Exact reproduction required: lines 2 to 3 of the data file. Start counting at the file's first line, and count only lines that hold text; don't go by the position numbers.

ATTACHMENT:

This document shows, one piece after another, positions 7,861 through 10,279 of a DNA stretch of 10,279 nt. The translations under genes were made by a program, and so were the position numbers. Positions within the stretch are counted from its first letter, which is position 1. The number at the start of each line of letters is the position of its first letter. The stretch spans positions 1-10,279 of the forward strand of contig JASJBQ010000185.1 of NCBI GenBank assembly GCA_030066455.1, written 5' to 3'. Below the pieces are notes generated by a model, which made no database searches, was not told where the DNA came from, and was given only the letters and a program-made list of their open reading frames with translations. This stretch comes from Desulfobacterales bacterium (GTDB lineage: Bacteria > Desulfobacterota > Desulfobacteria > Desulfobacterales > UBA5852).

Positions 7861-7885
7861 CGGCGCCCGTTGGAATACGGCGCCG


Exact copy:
Positions 7861-7885
7861 CGGCGCCCGTTGGAATACGGCGCCG